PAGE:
Roman Abramovich's luxury yacht Eclipse. *File photo
Roman Abramovich's luxury yacht Eclipse. *File photo

Bermuda’s shipping supremo yesterday welcomed news that extra staff could help boost the number of major ships and yachts registered on the island.

And an overseas office to cut costs involved with surveyors travelling to check out ships based overseas could make the island’s flag even more attractive to owners.

Registrar of Shipping Edward Robinson said: “There is room for us to grow and increase the revenue and that’s what the Registry intends.

“It’s also very good for public relations — we have yachts all over the world. The Registry is definitely open for business and we can expand.”

Mr Robinson was speaking after Economic Development Minister Grant Gibbons signalled extra resources for the Department of Marine Administration (DMA), which operates the Registry of Ships.

He said during the Budget debate that revenue from the Register was likely to be $4.15 million in the current financial year.

Dr Gibbons said that Bermuda had four full-time surveyors, based in Hamilton, while other countries which also provide UK Red Ensign registries, like the Isle of Man, had 17 surveyors, based in Douglas.

The Cayman Islands has a total of 10 full-time surveyors, with six in the UK and one in Greece, while Gibraltar has 10 full-time surveyors based in Mediterranean UK territory.

Bermuda has 170 ships in the registry, including cruise ships, tankers and container ships, as well as 255 yachts — including the luxury Eclipse, the world’s largest private yacht owned by Russian tycoon and Chelsea FC owner Roman Abramovich, which recently visited the island.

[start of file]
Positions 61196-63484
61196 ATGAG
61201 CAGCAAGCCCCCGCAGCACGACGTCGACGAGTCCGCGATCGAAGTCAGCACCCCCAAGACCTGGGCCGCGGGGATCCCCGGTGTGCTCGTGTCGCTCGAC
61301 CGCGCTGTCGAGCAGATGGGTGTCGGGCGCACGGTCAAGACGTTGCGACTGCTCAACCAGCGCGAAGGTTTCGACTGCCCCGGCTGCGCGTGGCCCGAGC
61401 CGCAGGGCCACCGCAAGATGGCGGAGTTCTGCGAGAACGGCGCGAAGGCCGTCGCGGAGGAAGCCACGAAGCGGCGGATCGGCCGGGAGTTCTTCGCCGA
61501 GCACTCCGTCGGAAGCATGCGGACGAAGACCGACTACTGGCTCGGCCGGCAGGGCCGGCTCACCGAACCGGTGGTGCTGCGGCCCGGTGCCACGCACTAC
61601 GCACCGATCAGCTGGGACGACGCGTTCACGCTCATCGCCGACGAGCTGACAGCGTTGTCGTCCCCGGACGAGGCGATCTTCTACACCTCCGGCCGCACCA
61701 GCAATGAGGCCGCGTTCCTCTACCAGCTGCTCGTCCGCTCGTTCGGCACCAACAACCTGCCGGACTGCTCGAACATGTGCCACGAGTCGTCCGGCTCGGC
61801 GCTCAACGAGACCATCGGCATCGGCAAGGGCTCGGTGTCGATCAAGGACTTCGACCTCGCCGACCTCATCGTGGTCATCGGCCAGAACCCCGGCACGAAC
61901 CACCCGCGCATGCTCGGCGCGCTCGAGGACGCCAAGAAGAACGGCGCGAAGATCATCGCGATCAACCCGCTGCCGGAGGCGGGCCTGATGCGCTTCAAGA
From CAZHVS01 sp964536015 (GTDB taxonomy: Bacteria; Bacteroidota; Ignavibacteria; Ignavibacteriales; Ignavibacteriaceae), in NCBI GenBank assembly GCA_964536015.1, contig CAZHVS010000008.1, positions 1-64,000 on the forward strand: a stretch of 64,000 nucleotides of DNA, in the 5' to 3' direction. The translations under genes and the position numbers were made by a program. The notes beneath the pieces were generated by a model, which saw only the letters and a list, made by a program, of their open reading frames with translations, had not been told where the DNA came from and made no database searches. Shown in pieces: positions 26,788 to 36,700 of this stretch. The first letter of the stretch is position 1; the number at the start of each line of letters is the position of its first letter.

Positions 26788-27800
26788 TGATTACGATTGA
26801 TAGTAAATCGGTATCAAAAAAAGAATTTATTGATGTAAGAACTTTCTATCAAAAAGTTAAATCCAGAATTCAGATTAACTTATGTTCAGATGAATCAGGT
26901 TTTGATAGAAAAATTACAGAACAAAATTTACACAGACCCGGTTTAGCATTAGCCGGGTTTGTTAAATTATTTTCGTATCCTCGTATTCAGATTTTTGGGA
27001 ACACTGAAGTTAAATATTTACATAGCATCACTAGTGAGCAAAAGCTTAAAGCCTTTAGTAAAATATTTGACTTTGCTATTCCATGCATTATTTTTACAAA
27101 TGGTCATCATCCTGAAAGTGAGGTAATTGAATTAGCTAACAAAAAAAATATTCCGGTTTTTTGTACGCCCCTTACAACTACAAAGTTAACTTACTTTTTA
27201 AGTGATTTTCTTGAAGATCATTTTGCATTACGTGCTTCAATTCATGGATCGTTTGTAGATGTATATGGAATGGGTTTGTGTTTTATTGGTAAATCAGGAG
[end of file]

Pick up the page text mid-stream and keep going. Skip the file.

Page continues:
Dr Gibbons told MPs that auditors from the UK Maritime and Coastguard Agency (MCA) had identified a need in February to double the number of surveyors to keep up with the workload.

He said: “Other larger Category 1 REG (Red Ensign Group) shipping registers, particularly Cayman, have a marked advantage over Bermuda by having their offices either in the UK or within Europe and being able to provide ship inspection services at a lower rate.

“The way forward is to open a DMA satellite office in the UK.

“In addition to survey and certification functions of ships, having a DMA satellite office in the UK will help promote the shipping registry and the Bermuda brand in the UK, Europe, as well as the Middle and Far East regions where the critical mass of shipping has now shifted.”

He added that the DMA had worked with the Government’s London office on the feasibility of a UK arm of the Registry.

Dr Gibbons said: “This study has indicated that opening of the proposed DMA office could be achieved without difficulty once the financial arrangements and relevant approvals have been granted.”

And Dr Gibbons said: “We believe the DMA has the potential for significant growth in the future, but it will be unable to do so without the required human resources to properly carry out its responsibilities.

“The Ministry will work with the DMA to address the additional resources required to achieve this.”